When shooting with a pistol-mounted red dot, I always push against it to rack the slide. This does cause a little more pressure on the optic, and I’ve even broken a different brand doing this before. However, the Primary Arms SLx SR-10 performed like it was new.  

For $199 this is a bargain

You can spend hundreds of dollars more than this on plenty of other optics, and cheaper ones are also abundant. But I’m going on two years with an optic that’s been used on multiple guns and is still running on the same battery.

A side-loading battery, long battery life, and auto on/off are all great features to look for in an optic. Quality material is used in the construction of the frame and PA includes a Glock adaptor plate and Picatinny rial mount adaptor.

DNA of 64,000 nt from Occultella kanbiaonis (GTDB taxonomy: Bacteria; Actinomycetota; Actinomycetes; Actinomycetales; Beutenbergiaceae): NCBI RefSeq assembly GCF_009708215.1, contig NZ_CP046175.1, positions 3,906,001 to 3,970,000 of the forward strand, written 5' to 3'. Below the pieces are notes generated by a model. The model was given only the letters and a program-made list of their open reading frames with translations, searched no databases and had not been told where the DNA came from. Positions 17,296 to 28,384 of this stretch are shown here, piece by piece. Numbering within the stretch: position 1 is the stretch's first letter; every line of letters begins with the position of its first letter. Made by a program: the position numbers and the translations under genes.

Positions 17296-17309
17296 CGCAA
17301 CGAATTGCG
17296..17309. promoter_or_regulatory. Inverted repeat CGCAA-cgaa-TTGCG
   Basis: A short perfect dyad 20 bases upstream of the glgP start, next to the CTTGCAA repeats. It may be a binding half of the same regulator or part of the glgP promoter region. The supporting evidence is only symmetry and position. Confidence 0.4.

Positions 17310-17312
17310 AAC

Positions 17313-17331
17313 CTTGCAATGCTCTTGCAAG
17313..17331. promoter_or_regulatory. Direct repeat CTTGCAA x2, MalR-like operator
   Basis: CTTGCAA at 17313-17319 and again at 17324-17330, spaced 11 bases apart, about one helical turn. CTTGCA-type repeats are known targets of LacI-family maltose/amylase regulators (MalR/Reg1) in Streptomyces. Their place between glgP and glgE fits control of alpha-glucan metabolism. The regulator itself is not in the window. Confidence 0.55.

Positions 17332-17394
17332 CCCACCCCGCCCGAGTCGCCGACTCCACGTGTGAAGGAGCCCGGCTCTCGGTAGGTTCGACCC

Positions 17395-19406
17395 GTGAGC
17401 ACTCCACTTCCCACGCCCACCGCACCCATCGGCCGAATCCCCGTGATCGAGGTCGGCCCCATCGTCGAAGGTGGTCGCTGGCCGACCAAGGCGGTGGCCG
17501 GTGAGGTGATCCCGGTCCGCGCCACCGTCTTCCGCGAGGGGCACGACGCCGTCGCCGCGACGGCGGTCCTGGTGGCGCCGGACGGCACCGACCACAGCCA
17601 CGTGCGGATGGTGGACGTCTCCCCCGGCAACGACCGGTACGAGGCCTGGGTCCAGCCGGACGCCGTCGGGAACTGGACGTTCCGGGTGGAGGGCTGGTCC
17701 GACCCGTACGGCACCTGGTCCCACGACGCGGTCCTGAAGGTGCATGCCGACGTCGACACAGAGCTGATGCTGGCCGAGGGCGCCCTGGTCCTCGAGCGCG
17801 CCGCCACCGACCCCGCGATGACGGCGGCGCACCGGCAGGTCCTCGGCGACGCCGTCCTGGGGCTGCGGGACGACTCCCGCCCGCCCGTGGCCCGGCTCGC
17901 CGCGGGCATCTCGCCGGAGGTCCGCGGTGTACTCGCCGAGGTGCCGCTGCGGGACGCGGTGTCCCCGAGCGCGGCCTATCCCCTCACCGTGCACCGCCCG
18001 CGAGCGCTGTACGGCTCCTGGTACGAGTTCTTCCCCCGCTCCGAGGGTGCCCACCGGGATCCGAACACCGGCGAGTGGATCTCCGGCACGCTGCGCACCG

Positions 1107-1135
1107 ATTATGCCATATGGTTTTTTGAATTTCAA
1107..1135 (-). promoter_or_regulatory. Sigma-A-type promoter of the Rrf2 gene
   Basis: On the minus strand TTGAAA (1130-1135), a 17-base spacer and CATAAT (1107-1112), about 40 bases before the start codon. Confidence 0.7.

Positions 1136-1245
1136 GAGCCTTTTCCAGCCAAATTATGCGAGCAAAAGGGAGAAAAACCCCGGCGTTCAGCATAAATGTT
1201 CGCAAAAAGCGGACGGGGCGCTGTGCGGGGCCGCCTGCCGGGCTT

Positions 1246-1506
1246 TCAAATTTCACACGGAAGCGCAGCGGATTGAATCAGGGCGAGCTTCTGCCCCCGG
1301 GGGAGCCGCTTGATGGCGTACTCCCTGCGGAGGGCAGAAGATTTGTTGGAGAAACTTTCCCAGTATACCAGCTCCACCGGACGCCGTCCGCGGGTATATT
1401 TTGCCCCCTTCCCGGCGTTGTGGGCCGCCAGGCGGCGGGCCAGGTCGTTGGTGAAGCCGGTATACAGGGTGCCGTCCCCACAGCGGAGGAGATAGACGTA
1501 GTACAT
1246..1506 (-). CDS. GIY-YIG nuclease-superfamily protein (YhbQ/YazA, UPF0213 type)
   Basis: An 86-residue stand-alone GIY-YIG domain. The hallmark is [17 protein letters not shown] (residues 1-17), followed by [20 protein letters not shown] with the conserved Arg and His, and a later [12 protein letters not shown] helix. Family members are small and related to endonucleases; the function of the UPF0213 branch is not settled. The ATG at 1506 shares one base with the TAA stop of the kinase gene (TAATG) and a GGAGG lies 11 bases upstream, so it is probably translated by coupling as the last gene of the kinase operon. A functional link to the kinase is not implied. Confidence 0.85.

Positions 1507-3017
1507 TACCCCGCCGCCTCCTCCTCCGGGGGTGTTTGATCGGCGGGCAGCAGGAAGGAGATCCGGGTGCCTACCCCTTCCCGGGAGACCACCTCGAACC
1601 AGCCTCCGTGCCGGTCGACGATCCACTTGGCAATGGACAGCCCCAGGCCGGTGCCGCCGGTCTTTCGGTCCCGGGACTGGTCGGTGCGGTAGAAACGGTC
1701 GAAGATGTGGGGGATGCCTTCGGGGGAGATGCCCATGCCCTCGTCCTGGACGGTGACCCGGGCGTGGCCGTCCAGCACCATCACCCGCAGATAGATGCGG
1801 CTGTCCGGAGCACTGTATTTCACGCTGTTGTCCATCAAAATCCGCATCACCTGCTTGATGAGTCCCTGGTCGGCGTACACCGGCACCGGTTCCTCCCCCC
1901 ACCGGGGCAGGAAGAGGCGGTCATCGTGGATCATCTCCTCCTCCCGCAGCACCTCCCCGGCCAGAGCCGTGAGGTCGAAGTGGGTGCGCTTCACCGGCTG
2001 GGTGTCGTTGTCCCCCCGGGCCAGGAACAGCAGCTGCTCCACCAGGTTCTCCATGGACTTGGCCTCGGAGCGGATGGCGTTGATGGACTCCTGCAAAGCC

posterior view of red dot on glock 45
The overall frame on the PA XLS-RS-10 is smooth and compact. [Photo: Jason Mosher]

My opinion of this little red dot hasn’t changed since facing the challenge of time. This would make a great optic for home or self-defense, and I wouldn’t hesitate to use it on my duty gun, either.

I will continue to use the Primary Arms SLx SR-10 red dot and see how it holds up with more use and more time under its belt. But I am going to guess it will hold up just fine. For the quality and features, this is a bargain optic.